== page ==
The Royal Academy of Arts’ gallery is on Piccadilly, it is directly across the road from Fortnum & Mason.
The Academy was founded in 1768 by King George III. They have many varied exhibitions throughout the year. These include single artist exhibitions, for example, Hockney and Ai Wei Wei have been on so far this year. There are also themed shows containing many different artists. “Painting the Modern Garden” included works by Kandinsky, Monet and Matisse. Next years “Revolution: Russian Art 1917-1932” will have Chagall, Rodchenko and Eisenstein among others.
The highlight of their year is the Summer Exhibition, on open submission exhibition, to showcase the talent of emerging and established artists. The first one was in 1769 and it has run every one of the 248 years since. This is a huge and wide ranging exhibition usually holding over 1000 pieces, of every shape, size and medium. Most of the works are for sale differing in price from a hundred pounds to hundreds of thousands.
The gallery is nominally free, but most of the exhibitions are charged, so choose what you wish to see.
The Summer Exhibition is good value, although I take off the voluntary donation and only buy one list of works for the whole party, the cost of these is automatically added unless you ask for them to be removed.
The Royal Academy is self funded so do as your conscience sees fit! Personally, I don’t feel too guilty as they charge 30% commission on any work sold.
Once in a while a series comes along that hits all the right spots. This eight part sci-fi show, on Netflix, does just that.
Set in 1983, in a small town in Indiana, a 12 year old boy goes missing on his way home after spending the evening playing Dungeons and Dragons with his friends. During the eight episodes, spent trying to work out what happened to him, it references many science fiction films, horror story books, and conspiracy theory TV series that you can remember from the intervening period.
The story is pulpy, which is just as it should be, but it is gripping – always making you want to know what the next episode will bring. The cast is great, Winona Ryder is perfect as the distressed mother and her interaction with David Harbour as the town sheriff is a joy. The dialogue is witty and knowing, and the soundtrack is spot on.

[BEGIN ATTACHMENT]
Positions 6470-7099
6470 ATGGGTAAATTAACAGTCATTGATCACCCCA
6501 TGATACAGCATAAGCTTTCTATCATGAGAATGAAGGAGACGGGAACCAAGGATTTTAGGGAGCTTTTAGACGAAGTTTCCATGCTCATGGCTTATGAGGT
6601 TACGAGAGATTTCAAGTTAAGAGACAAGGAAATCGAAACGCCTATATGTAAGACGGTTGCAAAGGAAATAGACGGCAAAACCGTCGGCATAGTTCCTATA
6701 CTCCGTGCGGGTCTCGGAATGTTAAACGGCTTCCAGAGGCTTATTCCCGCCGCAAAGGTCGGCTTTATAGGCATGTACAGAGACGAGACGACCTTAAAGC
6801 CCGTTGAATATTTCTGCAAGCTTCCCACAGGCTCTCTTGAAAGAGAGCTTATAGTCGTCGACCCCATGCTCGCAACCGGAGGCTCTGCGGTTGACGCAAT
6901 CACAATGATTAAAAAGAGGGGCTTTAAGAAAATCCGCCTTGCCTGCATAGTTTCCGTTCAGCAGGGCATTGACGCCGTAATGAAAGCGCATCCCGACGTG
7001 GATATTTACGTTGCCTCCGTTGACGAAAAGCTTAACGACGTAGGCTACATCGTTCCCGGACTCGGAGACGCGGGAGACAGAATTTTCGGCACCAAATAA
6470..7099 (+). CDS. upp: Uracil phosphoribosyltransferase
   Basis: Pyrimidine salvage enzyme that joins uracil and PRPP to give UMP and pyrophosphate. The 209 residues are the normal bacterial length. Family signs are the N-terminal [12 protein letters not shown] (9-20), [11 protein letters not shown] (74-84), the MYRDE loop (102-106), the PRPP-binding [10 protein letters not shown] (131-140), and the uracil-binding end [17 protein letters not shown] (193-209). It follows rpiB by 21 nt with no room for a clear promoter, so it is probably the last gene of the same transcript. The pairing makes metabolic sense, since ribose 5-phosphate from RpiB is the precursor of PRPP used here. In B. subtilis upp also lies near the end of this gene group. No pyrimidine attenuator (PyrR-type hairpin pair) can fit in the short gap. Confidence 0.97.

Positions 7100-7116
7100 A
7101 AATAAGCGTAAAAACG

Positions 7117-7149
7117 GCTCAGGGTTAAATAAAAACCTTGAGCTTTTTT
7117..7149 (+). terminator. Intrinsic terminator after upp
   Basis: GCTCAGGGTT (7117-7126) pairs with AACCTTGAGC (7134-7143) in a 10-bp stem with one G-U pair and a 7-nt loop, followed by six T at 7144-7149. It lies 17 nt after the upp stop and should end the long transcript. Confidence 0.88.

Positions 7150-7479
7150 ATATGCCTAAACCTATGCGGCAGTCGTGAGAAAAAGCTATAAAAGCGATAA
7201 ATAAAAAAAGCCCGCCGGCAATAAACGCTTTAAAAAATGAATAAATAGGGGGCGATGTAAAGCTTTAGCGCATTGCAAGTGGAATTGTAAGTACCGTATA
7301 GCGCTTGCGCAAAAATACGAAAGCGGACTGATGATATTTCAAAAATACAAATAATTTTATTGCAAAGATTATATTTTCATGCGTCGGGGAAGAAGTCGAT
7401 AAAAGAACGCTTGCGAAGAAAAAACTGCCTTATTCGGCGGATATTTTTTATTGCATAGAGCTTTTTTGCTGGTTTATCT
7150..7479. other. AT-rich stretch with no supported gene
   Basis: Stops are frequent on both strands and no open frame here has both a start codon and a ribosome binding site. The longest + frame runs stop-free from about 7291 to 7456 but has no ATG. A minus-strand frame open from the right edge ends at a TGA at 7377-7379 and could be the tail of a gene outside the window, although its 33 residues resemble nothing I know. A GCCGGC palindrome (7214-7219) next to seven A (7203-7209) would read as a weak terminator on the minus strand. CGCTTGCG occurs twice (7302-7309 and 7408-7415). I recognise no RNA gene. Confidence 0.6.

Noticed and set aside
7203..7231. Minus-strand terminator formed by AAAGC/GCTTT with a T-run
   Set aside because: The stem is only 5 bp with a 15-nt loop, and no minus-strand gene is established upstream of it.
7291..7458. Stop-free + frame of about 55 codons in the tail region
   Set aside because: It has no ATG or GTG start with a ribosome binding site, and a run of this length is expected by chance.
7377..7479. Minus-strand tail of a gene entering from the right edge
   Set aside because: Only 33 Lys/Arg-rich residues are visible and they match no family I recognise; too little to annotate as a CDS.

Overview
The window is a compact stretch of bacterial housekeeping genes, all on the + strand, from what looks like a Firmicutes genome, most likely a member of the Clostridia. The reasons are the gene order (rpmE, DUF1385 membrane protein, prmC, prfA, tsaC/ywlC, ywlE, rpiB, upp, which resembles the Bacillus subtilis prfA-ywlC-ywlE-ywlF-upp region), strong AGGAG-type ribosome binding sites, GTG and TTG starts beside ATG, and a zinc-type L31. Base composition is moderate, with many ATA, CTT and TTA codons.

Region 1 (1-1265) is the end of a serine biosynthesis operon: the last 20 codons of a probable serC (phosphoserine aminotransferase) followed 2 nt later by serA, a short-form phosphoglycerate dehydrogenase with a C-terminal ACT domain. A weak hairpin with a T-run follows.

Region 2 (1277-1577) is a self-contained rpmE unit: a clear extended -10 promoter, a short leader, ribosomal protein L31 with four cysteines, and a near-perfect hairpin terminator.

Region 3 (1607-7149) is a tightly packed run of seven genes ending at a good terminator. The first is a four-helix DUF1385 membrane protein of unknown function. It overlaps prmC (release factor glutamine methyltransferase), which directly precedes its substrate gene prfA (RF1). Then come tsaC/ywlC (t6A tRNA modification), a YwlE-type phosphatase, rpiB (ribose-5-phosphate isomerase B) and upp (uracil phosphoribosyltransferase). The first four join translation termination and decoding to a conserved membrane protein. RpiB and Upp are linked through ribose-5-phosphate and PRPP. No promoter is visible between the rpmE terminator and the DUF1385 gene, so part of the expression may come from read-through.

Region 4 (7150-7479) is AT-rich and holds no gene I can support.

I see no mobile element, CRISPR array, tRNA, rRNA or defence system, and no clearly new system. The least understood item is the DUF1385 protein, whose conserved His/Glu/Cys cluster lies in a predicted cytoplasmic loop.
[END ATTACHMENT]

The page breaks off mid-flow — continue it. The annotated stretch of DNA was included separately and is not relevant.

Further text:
What made this series stand out for me, was all the nostalgic homages throughout the show; a set piece from ET, a scene from Stand By Me, quotes from the Exorcist, bedroom posters from 1980s horror films, people reading and talking about Stephen King books. The whole series is peppered with these references and spotting them added an extra dimension to our enjoyment of the show.
This is a great addition to the Netflix cannon, and if you are looking for easy, absorbing escapism, I recommend Stranger Things.
This is a comedy written and directed by Todd Solondz. If you know his name and like his movies you will know not to expect uplifting and light hearted comedy, and this one is bleak even by his standards.
It consists of four short stories about people whose lives are affected by coming into contact with a Dachshund. It is well written, beautifully observed and has some great performances. I thought Ellen Burstyn and Julie Delpy were particularly good.
However, I really did not enjoy the film. Almost every character is cruel, self-serving or damaged and the humour comes from the dysfunctional way they deal with their lives. This is certainly a movie where we are laughing at them – not with them. Most of the laughs fall into the “so horrible it’s funny” category. The fact that that the film is so well made and the characters and situations are so realistically handled, make the comedy darker. I laughed rarely, and when I did, I disliked myself for doing so. I left the cinema feeling depressed and dispirited.
It is said that “Great Art” is any which makes you feel strong emotions, either good or bad. In that case, this is “Great Art” but, if I were given the hour and a half back, I would choose not to spend it in that cinema.